At all relevant times, Jenkins, Guinn, Gladstone, Willard, Knoerlein, Fries, and Palmere were employed by the BPD. ECF 23, ¶ 24.

         In 2007, “the BPD formed a new elite, plainclothes unit known as the Violent Crime Impact Division [“VCID”] to focus on ‘bad guys with guns.'” ECF 23, ¶ 56.[5] According to plaintiffs, the unit is also known as the Violent Crime Impact Section (“VCIS”) and was previously called the Organized Crime Division. Id. ¶ 25. Also in 2007, the BPD formed the GTTF, “with the stated goal of tracking and curbing illegal gun sales and gun activity.” Id. ¶ 157.

         Gladstone “is a former member of the BPD.” Id. ¶ 27. He joined the Department in 1992. Id. In 2008, he joined the VCID, and was a member of that unit at the relevant time. Id.

         Jenkins joined the BPD on February 20, 2003. Id. ¶ 25. And, plaintiffs assert that Jenkins joined the VCID in June 2006. Id.[6] Jenkins was promoted to Sergeant on November 30, 2012, and in June 2016 he was “named supervisor” of the GTTF. Id.

         Guinn “is a current member of the BPD.” Id. ¶ 26. In April 2010, Guinn was a member of VCID. Id. And, he is a former member of the GTTF. Id.

         Willard is a former member of the Department. Id. ¶ 28. He “joined the BPD in 1992.” Id. In April 2010, Willard was “a Sergeant in VCID” and “directly supervised” Jenkins. Id.

         Knoerlein “is a current member of the BPD.” Id. ¶ 29. In April 2010, he “was a Sergeant in VCID and directly supervised” Gladstone and Jenkins. Id.

         Fries is “a current member of the BPD.” Id. ¶ 30. From at least 2004 to 2006, Fries “was part of a Special Enforcement Team” (“SET”) and he “supervised” Jenkins. Id.[7] In April 2010, Fries “was a Lieutenant in VCID and directly supervised” Gladstone. Id.

         Palmere was employed by the Department for more than twenty years before he retired in 2018. Id. ¶ 31. During his employment, he “held various supervisory roles within the BPD in which he oversaw plainclothes units.” Id.; see also ¶ 134. From 2008 to 2010, Palmere “led VCID.” Id. As the head of VCID, Palmere “was a supervisor responsible for Officers Jenkins, Guinn, and Gladstone[.]” Id. ¶ 140. And, in 2010 “he was promoted to Chief of the Criminal Investigations Division, into which VCID merged.” Id. In 2011, Palmere “briefly served as Chief of the Patrol Division.” Id. In 2012, he returned “to his role as Chief of the Criminal Investigations Division.” Id. From 2013 until Palmere retired in 2018, he “served as Deputy Commissioner overseeing the BPD's Patrol and Operations Bureaus, under which the plainclothes units fell.” Id.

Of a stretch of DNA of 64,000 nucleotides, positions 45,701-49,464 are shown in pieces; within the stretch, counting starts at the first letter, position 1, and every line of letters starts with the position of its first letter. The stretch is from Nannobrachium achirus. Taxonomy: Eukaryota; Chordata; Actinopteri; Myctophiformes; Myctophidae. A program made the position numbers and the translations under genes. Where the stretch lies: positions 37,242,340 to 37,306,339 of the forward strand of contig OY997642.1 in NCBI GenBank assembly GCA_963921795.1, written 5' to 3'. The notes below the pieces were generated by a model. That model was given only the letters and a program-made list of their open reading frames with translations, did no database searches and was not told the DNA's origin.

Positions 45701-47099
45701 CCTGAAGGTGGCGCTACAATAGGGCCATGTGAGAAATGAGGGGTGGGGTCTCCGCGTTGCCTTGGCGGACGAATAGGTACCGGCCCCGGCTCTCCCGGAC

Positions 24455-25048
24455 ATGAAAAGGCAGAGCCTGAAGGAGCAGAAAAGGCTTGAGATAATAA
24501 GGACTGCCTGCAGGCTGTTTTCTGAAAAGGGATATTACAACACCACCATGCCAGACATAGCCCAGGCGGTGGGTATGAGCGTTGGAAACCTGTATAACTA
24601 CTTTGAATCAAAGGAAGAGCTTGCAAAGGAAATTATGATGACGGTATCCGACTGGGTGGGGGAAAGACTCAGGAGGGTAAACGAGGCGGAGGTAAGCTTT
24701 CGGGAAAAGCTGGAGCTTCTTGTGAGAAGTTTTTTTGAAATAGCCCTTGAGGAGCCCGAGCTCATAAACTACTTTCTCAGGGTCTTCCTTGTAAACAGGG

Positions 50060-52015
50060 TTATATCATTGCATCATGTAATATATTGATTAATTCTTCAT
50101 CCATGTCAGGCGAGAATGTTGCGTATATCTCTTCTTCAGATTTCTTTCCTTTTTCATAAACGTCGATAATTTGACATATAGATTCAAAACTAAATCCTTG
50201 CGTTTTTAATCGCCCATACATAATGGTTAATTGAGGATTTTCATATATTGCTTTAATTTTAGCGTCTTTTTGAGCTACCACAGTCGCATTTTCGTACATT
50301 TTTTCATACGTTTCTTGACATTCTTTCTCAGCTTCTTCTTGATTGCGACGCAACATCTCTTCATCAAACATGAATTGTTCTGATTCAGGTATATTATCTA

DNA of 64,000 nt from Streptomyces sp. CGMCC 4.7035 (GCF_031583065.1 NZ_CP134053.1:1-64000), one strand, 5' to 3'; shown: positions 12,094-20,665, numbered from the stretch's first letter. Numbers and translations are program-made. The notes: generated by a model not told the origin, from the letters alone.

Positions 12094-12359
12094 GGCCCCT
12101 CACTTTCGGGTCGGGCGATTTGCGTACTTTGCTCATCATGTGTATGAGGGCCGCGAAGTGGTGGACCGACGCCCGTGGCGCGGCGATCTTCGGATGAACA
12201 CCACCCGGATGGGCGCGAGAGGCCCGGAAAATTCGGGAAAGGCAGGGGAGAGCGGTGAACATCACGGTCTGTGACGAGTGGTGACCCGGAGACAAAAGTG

1. Gladstone and Jenkins

         Gladstone “served as a mentor” to Jenkins, and the officers “began working with each other as early as 2008, frequently making arrests together in 2010.” ECF 23, ¶ 78. Plaintiffs allege that the Department had actual or constructive knowledge of the history of “illegal actions” of Gladstone and Jenkins while they were employed by the BPD. Id. ¶ 72.

         Plaintiffs assert, id. ¶ 73: “Gladstone was involved in the 2003 arrest of Mason Weaver, in which a federal judge held that the BPD officers involved had violated Mr. Weaver's constitutional rights.” In addition, he was found to have committed misconduct between 2002 and 2004 while working in the Northwest District. Id. ¶ 74. And, “on multiple occasions prior to 2010, Officer Gladstone allowed his sources to keep drugs in exchange for information.” Id. ¶ 75.